Assessment Using Golf MTRx Feedback Loops, Part 1

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You just recorded a few golf swings with Golf MTRx and want to analyze your results. But now you are staring at a bunch of numbers wondering what they all mean. Data can be overwhelming without a simple way to find the important metrics and simplify the meaning and resulting actions.

A feedback loop is an ideal way to organize, simplify, and process data so you can get your data, understand what it means for you, what your options are, and what to do next.


The Golf MTRx feedback loop has four parts:

  1. Personalized data provided instantly with each recorded swing
  2. Relevance provided by comparing your numbers with target values and identifying areas for improvement
  3. Choices and options to make real changes to your numbers
  4. Actions and next steps that identify drills and experimentation to affect your MTRx data

The Goal

Within the mountain of data are five golden nuggets of information you can mine in a simple ordered progression. Each is relevant to you and your swing, and each is a necessary prerequisite to achieving a stable and efficient swing at the highest peak speed to maximize distance and consistency.

Assessment using feedback loops will help you learn to recognize instantly which of the five nuggets are real gold and which are fool’s gold, and how to turn those into real gold. Focusing quickly on the areas that need improvement will minimize practice time and effort, and maximize results.

How to Apply the Assessment

Apply the feedback loop to each of the following data nuggets in order:

  1. Top Turn Rotation
  2. Acceleration
  3. Deceleration
  4. Peak Time
  5. Peak Speed

Skip data nuggets that are green and start with the first one that is red or yellow. These are the data you need to improve. Golf MTRx shows this data for each swing:


When all the data is green, see if you can increase your Peak Speed and still keep all the other data green.

Part 1 of this two part blog will show how to assess the feedback loops for Top Turn and Acceleration.

Part 2 of this blog will illustrate assessment of feedback loops for Deceleration, Peak Time, and Peak Speed.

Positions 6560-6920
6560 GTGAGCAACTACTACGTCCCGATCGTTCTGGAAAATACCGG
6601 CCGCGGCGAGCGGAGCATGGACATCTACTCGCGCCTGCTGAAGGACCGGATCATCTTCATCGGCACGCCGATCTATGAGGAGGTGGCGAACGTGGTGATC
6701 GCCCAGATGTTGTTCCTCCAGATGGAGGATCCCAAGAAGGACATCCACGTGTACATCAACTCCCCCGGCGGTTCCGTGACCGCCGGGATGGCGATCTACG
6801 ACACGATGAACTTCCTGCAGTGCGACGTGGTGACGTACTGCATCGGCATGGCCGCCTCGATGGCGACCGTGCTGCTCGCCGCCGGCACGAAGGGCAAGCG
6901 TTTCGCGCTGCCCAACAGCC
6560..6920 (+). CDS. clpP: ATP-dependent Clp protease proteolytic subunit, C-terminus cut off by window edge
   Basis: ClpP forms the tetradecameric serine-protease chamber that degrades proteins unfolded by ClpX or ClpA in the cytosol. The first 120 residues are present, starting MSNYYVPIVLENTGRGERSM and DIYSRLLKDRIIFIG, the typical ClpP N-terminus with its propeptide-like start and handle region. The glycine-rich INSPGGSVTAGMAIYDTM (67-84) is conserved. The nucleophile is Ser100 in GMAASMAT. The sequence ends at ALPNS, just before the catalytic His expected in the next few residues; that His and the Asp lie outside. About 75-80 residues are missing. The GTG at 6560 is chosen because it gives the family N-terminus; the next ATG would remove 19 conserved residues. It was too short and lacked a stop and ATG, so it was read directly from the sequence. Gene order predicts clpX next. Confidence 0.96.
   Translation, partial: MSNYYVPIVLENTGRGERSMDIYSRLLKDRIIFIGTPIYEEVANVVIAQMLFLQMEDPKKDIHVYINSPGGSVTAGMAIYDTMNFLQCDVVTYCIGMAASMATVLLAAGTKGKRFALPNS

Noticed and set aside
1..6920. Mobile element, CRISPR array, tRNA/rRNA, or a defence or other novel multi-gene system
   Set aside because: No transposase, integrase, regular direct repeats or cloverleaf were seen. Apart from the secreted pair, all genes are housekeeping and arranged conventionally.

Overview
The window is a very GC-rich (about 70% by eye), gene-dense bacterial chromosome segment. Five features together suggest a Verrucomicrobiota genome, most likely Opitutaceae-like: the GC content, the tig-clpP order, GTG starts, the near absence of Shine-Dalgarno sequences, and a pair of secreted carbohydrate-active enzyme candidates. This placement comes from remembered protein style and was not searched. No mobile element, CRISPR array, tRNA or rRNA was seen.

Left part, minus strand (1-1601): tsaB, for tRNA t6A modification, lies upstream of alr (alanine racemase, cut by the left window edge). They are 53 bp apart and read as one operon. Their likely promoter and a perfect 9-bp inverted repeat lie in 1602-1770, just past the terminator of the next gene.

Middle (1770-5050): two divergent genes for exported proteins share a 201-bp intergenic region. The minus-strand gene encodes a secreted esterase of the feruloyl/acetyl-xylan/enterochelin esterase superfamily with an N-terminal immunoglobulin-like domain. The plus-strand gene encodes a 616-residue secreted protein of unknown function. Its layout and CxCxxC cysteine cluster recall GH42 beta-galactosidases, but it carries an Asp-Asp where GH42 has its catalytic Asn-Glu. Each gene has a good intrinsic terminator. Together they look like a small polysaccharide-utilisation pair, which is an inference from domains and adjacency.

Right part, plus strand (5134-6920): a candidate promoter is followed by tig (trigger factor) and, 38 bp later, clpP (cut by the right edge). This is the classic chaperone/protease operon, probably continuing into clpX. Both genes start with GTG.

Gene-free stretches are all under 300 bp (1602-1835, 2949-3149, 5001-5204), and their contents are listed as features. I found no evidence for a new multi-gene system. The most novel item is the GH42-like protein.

Feedback Loop for Top Turn Rotation

  1. Personal Data: Your hip turn is identified by the green circular label marked TOP. For example, -33 degrees or -62 degrees.
  2. Relevance: Target values are in the range -25 to -45 degrees. If your number is within the range then you have good rotation that will help you create acceleration in your downswing. If your number is not in the range, look at your choices and actions.


  1. Choices:
    1. If your Accel, Decel, Peak Time, and Peak Speed numbers are all good then your turn angle is fine even it outside the range. Move on to your acceleration assessment.
    2. If your number is outside, especially higher, you can try to get your hip turn into range. Not enough turn will make it hard to accelerate enough before impact. Over rotation causing too much turn can lower your acceleration slope by diffusing it over a longer distance.
  2. Action: Record more swings and vary your turn angle. Find the Top angle that gives you the best acceleration number.

Feedback Loop for Acceleration

  1. Personal Data: Your acceleration is identified by the label marked ACCEL. For example, 1.0. The value is an inclining slope (positive value); the faster you accelerate, the steeper the slope.
  2. Relevance: The target value is 2.0 which is a minimum. Your number should be close to or exceed the target. E.g. 1.0 is below, 2.5 exceeds.


  1. Choices:
    1. If your number is close to or exceeds the target, then your acceleration is fine. Move on to your deceleration assessment.
    2. If your number is below the target, increase acceleration to improve peak speed.
  2. Action: Do the Recommended Drills several times; don’t record swings while doing drills. Then record more swings and try firing your hips faster. Make sure your Top Turn is still good. Stop when you feel you reached your limit, even if your number is still below the target.

Part 2 of this blog will illustrate assessment of feedback loops for Deceleration, Peak Time, and Peak Speed.

By |December 16th, 2013|Categories: Uncategorized|